by Robert Maynard
Any discussion of our policy in the Middle East usually involves a consideration of how it affects Israel. There is a good reason for this. As George Gilder pointed out in a July 5th 2011 article “America needs the Jewish state’s technology and innovation as much as it needs us.” Here is an exert from that article:
America’s enemies understand deeply and intuitively that no U.S. goals or resources in the Middle East are remotely as important as Israel. Why don’t we?
Israel cruised through the recent global slump with scarcely a down quarter and no deficit or stimulus package. It is steadily increasing its global supremacy, behind only the U.S., in an array of leading-edge technologies. It is the global master of microchip design, network algorithms and medical instruments.
During a period of water crises around the globe, Israel is incontestably the world leader in water recycling and desalinization. During an epoch when all the world’s cities, from Seoul to New York, face a threat of terrorist rockets, Israel’s newly battle-tested “Iron Dome” provides a unique answer based on original inventions in microchips that radically reduce the weight and cost of the interceptors.
Israel is also making major advances in longer-range missile defense, robotic warfare, and unmanned aerial vehicles that can stay aloft for days. In the face of a global campaign to boycott its goods, and an ever-ascendant shekel, it raised its exports 19.9% in 2010’s fourth quarter and 27.3% in the first quarter of 2011.
Israelis supply Intel with many of its advanced microprocessors, from the Pentium and Sandbridge, to the Atom and Centrino. Israeli companies endow Cisco with new core router designs and real-time programmable network processors for its next-generation systems. They supply Apple with robust miniaturized solid state memory systems for its iPhones, iPods and iPads, and Microsoft with critical user interface designs for the OS7 product line and the Kinect gaming motion-sensor interface, the fastest rising consumer electronic product in history.
Vital to the U.S. economy and military capabilities, tiny Israel’s unparalleled achievements in industry and intellect have conjured up the familiar anti-Semitic frenzies among all the economically and morally failed societies of the socialist and Islamist Third World, from Iran to Venezuela. They all imagine that by delegitimizing, demoralizing, defeating or even destroying Israel, they could take a major step toward bringing down the entire capitalist West.
The fact of the matter is that Israel is well on its way to becoming a Middle East power house. They are not the helpless victim, wholly dependent on U.S. support that many portray them to be. As this article in the Middle East Quarterly puts it “Time favors Israel.” Here is an exerpt:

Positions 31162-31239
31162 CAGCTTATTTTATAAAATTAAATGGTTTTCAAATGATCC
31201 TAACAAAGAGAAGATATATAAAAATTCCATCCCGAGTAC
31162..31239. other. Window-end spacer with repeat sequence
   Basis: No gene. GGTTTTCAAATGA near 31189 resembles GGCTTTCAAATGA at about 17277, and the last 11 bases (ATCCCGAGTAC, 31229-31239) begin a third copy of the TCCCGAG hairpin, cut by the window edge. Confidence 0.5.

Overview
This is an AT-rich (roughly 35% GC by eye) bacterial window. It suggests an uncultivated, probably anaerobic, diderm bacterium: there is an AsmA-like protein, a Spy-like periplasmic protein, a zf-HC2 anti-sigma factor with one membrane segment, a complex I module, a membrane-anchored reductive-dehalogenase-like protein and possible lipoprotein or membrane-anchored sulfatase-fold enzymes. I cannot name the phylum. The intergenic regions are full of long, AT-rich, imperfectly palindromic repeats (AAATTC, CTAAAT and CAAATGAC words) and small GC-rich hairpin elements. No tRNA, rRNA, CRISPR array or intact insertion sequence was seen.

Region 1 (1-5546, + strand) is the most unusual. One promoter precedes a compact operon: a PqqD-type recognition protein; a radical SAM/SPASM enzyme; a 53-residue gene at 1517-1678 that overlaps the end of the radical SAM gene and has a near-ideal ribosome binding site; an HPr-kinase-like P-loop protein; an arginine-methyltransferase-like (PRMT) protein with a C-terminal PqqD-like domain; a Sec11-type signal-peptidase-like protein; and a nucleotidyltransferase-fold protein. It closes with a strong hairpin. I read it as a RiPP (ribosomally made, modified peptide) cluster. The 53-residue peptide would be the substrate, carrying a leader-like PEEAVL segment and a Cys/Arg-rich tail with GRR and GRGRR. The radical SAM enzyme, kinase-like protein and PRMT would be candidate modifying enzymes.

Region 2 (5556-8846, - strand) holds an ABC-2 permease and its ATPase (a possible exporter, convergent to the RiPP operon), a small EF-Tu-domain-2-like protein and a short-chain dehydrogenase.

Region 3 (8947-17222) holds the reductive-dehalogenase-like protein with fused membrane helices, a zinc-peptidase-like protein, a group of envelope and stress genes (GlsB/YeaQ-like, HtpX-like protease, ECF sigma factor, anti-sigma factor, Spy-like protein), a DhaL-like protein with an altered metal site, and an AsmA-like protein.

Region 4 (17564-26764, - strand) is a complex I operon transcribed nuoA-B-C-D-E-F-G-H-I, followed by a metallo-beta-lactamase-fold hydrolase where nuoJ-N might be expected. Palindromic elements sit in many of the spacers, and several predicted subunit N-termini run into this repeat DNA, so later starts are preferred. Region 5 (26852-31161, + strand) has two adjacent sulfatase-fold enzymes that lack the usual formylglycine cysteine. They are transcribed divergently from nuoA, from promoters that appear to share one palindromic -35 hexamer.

The Jewish state has always attracted the attention of pundits and prognosticators. In recent years, a burgeoning literature of gloom that highlights Israel’s imaginary or real flaws, and even questions its future, has emerged both within and outside the country. Most concerned is the radical Israeli Left, which argues that there is great urgency in solving the Arab-Israeli conflict and that, in the absence of a peaceful solution, the Jewish state is doomed to disappear. Moreover, Israel’s democratic character, its international legitimacy, and its ability to withstand protracted conflict are questioned.
Israel is a small state, and historically, such states have had a precarious existence. Indeed, Israel has faced existential threats from its neighbors since its inception. The memory of a Jewish state twice destroyed by powerful empires and the more recent catastrophe of the Holocaust hovers over the policy debates of contemporary Jews. Losing the Jewish commonwealth for a third time is a historic possibility for those who do not adhere to a messianic ideology. But while continuous political prudence is recommended, Israel has so far been a great success story, and time seems to be on its side. A review of the balance of power between Israel and its foes, of the domestic characteristics affecting its national power—such as its economy, social cohesion, and political system—as well as its standing in the international community, validates this assessment. After celebrating sixty-five years of existence, Israel can confidently expect to overcome the challenges ahead.